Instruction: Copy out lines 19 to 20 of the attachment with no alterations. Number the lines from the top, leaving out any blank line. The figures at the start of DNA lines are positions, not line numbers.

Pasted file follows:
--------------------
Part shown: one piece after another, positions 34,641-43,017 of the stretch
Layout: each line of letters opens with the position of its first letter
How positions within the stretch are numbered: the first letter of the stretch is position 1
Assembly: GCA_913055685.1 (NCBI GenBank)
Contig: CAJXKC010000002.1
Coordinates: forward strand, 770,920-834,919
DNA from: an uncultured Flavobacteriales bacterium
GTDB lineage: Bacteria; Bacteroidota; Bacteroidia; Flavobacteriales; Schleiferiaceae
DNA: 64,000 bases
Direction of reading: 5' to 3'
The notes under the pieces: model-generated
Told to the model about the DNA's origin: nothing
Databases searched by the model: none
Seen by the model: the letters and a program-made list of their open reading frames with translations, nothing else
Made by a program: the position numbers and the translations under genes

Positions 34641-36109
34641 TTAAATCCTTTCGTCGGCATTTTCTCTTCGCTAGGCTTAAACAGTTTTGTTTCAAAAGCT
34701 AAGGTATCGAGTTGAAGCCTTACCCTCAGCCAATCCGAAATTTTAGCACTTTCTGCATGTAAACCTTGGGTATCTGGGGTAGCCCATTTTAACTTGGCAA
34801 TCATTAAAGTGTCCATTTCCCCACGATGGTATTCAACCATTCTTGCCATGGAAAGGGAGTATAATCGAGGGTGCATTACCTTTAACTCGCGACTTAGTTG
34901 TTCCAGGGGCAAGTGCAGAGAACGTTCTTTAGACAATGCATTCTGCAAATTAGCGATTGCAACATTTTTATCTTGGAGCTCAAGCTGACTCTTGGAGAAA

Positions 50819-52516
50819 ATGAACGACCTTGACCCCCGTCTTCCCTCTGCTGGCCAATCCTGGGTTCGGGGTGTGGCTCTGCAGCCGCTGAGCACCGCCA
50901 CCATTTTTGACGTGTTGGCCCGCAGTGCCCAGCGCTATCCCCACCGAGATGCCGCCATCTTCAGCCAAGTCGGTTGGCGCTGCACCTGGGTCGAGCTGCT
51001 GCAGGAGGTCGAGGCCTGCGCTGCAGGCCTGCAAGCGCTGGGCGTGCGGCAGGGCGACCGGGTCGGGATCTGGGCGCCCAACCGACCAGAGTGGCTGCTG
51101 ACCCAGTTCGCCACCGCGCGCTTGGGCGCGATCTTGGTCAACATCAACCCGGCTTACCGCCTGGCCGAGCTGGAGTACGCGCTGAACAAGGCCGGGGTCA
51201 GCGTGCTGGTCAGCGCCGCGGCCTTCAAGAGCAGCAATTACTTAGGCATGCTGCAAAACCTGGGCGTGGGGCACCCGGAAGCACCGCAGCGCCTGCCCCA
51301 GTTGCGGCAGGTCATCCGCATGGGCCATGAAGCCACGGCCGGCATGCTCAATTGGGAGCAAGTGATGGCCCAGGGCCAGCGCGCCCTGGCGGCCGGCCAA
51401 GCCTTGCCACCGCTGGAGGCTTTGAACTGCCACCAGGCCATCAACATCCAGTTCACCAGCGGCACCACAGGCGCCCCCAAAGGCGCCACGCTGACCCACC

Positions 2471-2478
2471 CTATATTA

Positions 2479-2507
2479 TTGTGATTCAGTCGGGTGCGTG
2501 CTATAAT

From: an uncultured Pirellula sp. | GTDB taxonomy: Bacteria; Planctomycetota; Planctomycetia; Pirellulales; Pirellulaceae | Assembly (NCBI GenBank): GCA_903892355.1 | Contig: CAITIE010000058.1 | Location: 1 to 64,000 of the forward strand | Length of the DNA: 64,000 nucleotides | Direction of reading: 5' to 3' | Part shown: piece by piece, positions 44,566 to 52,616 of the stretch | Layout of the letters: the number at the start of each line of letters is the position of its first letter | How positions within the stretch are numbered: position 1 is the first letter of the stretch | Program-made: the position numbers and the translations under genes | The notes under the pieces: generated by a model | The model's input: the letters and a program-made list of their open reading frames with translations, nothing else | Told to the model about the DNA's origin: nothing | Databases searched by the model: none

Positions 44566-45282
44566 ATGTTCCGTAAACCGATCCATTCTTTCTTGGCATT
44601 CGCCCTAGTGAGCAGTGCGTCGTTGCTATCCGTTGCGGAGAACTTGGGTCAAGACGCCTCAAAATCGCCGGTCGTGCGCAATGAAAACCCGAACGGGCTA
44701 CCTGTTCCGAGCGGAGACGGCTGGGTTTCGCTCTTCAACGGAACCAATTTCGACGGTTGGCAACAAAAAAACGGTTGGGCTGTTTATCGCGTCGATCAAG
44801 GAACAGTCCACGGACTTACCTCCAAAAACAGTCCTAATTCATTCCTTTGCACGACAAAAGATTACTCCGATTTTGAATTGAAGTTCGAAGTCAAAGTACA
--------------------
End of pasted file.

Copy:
34801 TCATTAAAGTGTCCATTTCCCCACGATGGTATTCAACCATTCTTGCCATGGAAAGGGAGTATAATCGAGGGTGCATTACCTTTAACTCGCGACTTAGTTG
34901 TTCCAGGGGCAAGTGCAGAGAACGTTCTTTAGACAATGCATTCTGCAAATTAGCGATTGCAACATTTTTATCTTGGAGCTCAAGCTGACTCTTGGAGAAA